Taking Cardiac Pacing From Boring to Super-Cool

John M. Mandrola, MD


May 09, 2022

For the past two decades, catheter ablation stole most of the excitement in electrophysiology. Cardiac pacing was seen as necessary but boring. His-bundle pacing earned only modest attention. 

But at the Heart Rhythm Society (HRS) 2022 scientific sessions in San Francisco, cardiac pacing consolidated its comeback and entered the super-cool category.

Not one but three late-breaking clinical trials considered the role of pacing the heart's conduction system for both preventive and therapeutic purposes. Conduction system pacing, or CSP as we call it, includes pacing the His bundle or the left bundle branch. Left bundle-branch pacing has now largely replaced His-bundle pacing.

Before I tell you about the studies, let's review why CSP disrupts the status quo.

The core idea goes back to basic physiology: After the impulse leaves the atrioventricular node, the heart's specialized conduction system allows rapid and synchronous conduction to both the right and left ventricles.

Standard cardiac pacing means fixing a pacing lead into the muscle of the right ventricle. From that spot, conduction spreads via slower muscle-to-muscle conduction, which leads to a wide QRS complex and the right ventricle contracts before the left ventricle.

While such dyssynchronous contraction is better than no contraction, this approach leads to a pacing-induced cardiomyopathy in a substantial number of cases. (The incidence reported in many studies varies widely.)

The most disruptive effect of conduction system pacing is that it is a form of cardiac resynchronization therapy (CRT). And that is nifty because, until recently, resynchronizing the ventricles required placing two ventricular leads: one in the right ventricle and the other in the coronary sinus to pace the left ventricle.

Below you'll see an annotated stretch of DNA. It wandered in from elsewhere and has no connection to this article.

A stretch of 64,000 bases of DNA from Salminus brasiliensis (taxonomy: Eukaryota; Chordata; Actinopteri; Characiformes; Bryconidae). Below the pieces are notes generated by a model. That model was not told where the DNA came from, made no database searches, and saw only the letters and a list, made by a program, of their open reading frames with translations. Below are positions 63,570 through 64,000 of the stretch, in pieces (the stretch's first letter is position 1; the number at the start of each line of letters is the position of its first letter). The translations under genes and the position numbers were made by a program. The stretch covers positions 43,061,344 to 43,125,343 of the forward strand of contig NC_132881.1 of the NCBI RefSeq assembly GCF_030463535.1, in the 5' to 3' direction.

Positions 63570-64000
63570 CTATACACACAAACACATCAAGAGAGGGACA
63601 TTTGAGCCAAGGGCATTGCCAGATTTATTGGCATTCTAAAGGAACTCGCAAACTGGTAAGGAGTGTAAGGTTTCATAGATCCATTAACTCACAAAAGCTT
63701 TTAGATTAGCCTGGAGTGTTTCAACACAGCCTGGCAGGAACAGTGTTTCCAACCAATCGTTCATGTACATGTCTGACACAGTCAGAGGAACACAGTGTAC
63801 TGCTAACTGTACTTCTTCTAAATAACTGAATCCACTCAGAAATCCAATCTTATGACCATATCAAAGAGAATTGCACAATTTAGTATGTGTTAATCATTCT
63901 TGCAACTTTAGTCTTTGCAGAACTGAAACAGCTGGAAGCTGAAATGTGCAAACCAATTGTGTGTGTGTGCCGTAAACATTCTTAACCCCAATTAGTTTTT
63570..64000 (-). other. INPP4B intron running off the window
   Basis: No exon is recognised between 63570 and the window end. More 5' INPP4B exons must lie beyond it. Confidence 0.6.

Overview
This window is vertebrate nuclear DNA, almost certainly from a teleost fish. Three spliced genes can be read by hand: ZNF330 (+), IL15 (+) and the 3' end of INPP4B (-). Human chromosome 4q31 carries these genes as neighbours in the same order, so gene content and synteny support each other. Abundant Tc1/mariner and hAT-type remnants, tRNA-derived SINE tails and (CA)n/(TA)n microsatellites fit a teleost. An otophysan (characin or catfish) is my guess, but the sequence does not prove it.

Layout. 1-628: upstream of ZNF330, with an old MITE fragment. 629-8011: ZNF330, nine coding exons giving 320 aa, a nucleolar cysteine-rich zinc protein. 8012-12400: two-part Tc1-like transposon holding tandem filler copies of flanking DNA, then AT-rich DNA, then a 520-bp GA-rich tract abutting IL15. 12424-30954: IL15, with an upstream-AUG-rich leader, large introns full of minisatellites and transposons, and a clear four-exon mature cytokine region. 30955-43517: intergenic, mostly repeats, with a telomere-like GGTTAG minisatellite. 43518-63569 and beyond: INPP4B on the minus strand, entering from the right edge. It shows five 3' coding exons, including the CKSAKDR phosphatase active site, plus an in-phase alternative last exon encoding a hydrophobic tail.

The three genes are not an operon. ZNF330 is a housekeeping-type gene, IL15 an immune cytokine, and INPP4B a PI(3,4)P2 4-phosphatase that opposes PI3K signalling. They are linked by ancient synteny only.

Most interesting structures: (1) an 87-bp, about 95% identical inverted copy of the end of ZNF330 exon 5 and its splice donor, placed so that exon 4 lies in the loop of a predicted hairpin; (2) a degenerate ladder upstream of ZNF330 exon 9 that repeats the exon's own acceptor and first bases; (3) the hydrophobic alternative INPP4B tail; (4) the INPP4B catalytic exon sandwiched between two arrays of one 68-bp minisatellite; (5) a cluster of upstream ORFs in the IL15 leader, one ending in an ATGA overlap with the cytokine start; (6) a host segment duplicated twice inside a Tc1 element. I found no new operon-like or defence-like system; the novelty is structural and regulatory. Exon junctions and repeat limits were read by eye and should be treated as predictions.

Left Bundle-Branch Pacing vs Biventricular Pacing

The first of the three HRS studies is the LBBP-RESYNC randomized controlled trial led by Jiangang Zou, MD, PhD, and performed in multiple centers in China. It compared the efficacy of left bundle-branch pacing (LBBP) to that of conventional biventricular pacing in 40 patients with heart failure who were eligible for CRT. The primary endpoint was the change in left ventricular ejection fraction (LVEF) from baseline to 6-month follow-up.

The results favored LBBP. Although both pacing techniques improved LVEF from baseline, the between-group difference in LVEF was greater in the LBBP arm than the biventricular pacing arm by a statistically significant 5.6% (95% CI, 0.3% - 10.9%). Secondary endpoints, such as reductions in left ventricular end-systolic volume, N-terminal pro–brain natriuretic peptide, and QRS duration, also favored LBBP.

Conduction System Pacing vs Biventricular Pacing

A second late-breaking study, from the Geisinger group, led by Pugazhendhi Vijayaraman, MD, was simultaneously published in Heart Rhythm.

This nonrandomized observational study compared nearly 500 patients eligible for CRT treated at two health systems. One group favors conduction system pacing and the other does traditional biventricular pacing, which set up a two-armed comparison.

CSP was accomplished by LBBP (65%) and His-bundle pacing (35%).

The primary endpoint of death or first hospitalization for heart failure occurred in 28.3% of patients in the CSP arm vs 38.4% of the biventricular arm (hazard ratio, 1.52; 95% CI, 1.08 - 2.09). QRS duration and LVEF also improved from baseline in both groups.

LBB Area Pacing as a Bailout for Failed CRT

The Geisinger group also presented and published an international multicenter study that assessed the feasibility of LBBP as a bailout when standard biventricular pacing did not work—because of inadequate coronary sinus anatomy or CRT nonresponse, defined as lack of clinical or echocardiographic improvement.

This series included 212 patients in whom CRT failed and who underwent attempted LBBP pacing. The bailout was successful in 200 patients (91%). The primary endpoint was defined as an increase in LVEF above 5% on echocardiography.

During 12-month follow-up, 61% of patients had an improvement in LVEF above 5% and nearly 30% had a "super-response," defined as a 20% or greater increase or normalization of LVEF. Similar to the previous studies, LBBP resulted in shorter QRS duration and improved echocardiography parameters.